Opportunity Knocks (OK), the nonprofit organization that serves local young people with developmental disabilities, is holding two major events this week. The 5th Annual OK Tee It Up Golf Outing will have its shotgun start at noon Thursday, at nearby White Pines Golf Course. There are still some openings for golfers to walk up and join the scramble. 

The $150 fee entitles golfers to win prizes on the course, such as Closest to the Cooler, if they’re thirsty. After golf, they can gamble at casino tables to win chips to purchase raffle prizes. The after-party begins at 4:30, catered by Buona Beef with an open bar. The festivities end at 7 p.m.

President Phil Carmody noted that the organization has grown its programs, thanks to fundraisers like this outing. 

“We started out with three part-time staff and 18 participants. Now, we have nine full-time staff members, 20 part-time, and 40 participants per day.” OK is housed at the River Forest Community Center and offers day programs for adults older than 22.

This is an under-served age group. 

“Everything’s great until participants get to 22,” Carmody said. “Then it’s difficult to find programs.” Their After Opps program offers social and recreational activities. “Wellness is the centerpiece of all the programs. We offer 71 programs, 40 based on health and wellness. This includes cooking classes and fitness activities that become part of their everyday lifestyle.”

And speaking of cooking, the OK BBQ Block Party will be held at the corner of Madison and Elgin on Saturday, June 20, from 2-10 p.m. Three bands will perform, including a group comprising local students from the School of Rock. There will also be a Burger Battle, featuring five local chefs manning Weber grills. OK has the perfect garnish for these burgers, their signature Knock Out Pickles.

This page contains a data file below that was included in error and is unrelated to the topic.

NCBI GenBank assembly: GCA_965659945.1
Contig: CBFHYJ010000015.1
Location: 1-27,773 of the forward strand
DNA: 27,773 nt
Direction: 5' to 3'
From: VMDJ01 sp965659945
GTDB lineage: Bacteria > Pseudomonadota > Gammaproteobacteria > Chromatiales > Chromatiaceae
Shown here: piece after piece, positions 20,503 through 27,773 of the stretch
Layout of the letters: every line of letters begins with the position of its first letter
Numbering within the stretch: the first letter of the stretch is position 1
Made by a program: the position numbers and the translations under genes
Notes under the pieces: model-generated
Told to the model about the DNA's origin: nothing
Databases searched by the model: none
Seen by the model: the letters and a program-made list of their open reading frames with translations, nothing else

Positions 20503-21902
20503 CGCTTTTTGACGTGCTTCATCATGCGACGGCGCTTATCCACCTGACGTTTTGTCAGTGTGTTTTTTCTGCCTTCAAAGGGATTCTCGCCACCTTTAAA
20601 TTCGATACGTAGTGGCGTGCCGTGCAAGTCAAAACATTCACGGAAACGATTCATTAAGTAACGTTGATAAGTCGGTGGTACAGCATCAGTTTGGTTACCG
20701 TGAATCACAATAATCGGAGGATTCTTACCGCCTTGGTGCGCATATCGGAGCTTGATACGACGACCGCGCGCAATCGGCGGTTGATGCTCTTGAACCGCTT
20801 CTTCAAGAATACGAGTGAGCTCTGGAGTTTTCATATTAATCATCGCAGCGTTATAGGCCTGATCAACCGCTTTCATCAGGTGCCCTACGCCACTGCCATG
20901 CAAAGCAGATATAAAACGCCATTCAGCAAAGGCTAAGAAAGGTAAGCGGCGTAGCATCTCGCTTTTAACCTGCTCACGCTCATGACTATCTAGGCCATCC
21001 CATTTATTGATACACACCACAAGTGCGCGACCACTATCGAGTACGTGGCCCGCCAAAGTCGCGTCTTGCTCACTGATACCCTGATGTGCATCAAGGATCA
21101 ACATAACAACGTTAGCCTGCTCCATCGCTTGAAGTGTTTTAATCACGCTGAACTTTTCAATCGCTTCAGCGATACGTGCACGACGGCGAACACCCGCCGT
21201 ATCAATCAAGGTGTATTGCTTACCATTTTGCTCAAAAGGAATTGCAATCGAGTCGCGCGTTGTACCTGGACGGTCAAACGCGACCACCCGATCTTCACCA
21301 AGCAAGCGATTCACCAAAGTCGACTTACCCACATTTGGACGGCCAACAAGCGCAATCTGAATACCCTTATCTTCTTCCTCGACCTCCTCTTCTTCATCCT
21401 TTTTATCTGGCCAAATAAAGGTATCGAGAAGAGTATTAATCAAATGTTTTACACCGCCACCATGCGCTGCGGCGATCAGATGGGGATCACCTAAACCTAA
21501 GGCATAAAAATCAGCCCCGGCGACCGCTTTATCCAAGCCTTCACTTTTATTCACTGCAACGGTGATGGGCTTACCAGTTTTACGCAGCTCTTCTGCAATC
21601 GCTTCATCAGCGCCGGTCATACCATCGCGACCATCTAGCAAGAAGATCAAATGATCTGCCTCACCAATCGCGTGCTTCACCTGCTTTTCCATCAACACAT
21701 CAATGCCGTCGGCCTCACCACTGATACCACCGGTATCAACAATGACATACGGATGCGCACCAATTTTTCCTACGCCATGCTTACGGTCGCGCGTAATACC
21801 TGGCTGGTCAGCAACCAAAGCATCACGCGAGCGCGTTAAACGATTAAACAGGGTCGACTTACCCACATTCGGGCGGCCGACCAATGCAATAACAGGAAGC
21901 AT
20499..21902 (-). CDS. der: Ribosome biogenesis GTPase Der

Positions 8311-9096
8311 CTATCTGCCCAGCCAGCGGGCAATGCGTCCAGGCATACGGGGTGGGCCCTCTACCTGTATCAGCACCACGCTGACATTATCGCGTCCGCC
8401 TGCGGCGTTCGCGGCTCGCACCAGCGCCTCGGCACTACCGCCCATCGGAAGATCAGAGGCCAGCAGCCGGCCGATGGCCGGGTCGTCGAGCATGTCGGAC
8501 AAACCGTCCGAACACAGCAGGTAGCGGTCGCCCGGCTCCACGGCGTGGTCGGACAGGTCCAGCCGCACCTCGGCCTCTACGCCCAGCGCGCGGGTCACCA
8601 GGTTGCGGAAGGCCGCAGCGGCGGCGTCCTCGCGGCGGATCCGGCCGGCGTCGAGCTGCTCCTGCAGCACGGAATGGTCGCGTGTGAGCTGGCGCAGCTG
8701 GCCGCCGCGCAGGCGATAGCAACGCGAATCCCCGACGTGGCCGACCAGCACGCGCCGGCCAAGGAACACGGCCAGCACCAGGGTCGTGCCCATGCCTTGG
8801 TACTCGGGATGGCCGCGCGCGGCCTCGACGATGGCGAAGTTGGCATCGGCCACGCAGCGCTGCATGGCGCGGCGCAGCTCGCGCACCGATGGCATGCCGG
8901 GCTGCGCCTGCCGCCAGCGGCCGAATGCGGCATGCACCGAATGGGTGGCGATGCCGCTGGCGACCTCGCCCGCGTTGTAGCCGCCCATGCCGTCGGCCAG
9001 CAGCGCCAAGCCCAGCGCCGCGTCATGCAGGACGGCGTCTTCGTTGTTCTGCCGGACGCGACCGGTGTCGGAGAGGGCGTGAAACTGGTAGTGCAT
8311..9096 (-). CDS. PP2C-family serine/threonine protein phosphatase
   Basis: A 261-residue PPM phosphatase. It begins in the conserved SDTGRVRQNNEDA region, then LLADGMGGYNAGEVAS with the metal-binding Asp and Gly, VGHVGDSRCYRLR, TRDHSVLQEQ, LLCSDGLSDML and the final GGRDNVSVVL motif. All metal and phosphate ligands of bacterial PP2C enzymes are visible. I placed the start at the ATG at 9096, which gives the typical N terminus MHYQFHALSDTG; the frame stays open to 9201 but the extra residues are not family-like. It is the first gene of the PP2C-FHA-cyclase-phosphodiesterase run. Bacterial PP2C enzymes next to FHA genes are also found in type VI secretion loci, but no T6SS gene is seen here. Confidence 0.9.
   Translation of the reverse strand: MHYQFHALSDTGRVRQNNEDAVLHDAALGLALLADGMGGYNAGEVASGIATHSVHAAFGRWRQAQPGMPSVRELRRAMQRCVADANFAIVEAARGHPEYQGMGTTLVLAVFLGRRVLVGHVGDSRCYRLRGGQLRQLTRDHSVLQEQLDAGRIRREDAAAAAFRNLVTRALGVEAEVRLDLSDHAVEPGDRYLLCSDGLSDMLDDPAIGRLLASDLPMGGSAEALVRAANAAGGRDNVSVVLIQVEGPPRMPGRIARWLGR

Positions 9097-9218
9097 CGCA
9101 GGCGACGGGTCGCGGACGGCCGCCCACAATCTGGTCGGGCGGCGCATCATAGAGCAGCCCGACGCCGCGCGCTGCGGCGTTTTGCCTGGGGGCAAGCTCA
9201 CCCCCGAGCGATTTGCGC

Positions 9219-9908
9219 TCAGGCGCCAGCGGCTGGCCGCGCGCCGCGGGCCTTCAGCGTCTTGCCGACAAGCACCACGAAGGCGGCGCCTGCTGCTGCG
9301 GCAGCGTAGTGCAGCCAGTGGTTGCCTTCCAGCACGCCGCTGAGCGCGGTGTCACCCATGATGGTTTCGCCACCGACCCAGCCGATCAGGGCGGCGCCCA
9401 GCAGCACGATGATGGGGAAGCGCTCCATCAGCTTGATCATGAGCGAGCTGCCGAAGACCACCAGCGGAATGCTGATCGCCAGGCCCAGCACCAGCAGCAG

Making pickles is a new enterprise OK launched, selling them in jars and marketing them to restaurants. OK participants, known as Warriors, put cucumbers through the pickling process, which includes brining and packaging them. “Ten Warriors are getting on-the-job training,” Carmody said. “Some just love it.”

Carmody envisions a farm-to-pickle business that will keep Warriors gainfully employed, while proceeds from the pickles support programs. This would be a godsend for those with developmental disabilities, as only 3 percent have jobs. 

“Everyone deserves a chance to work,” said Carmody. “Some need a little more support.”

This support comes from After Opps and two other programs OK offers. Life Shop maximizes opportunities for adults with disabilities, while Morning Opps provides activities for special-ed students at OPRF. Many of these Warriors will be on hand at the block party.

They can enter the watermelon-eating contest, win prizes and enjoy free beverages. “There’s also going to be a huge kid’s area,” Carmody said, with a large tent filled with activities. 

“Last year’s block party was a big hit,” he recalled, “featuring artisan food and craft beers. We had over a 1,000 people coming and going.” 

This year’s event is sure to draw pickle-lovers from all over. 

John Rice is a columnist/novelist who has seen his family thrive in Forest Park. He has published two books set in the village: The Ghost of Cleopatra and The Doll with the Sad Face.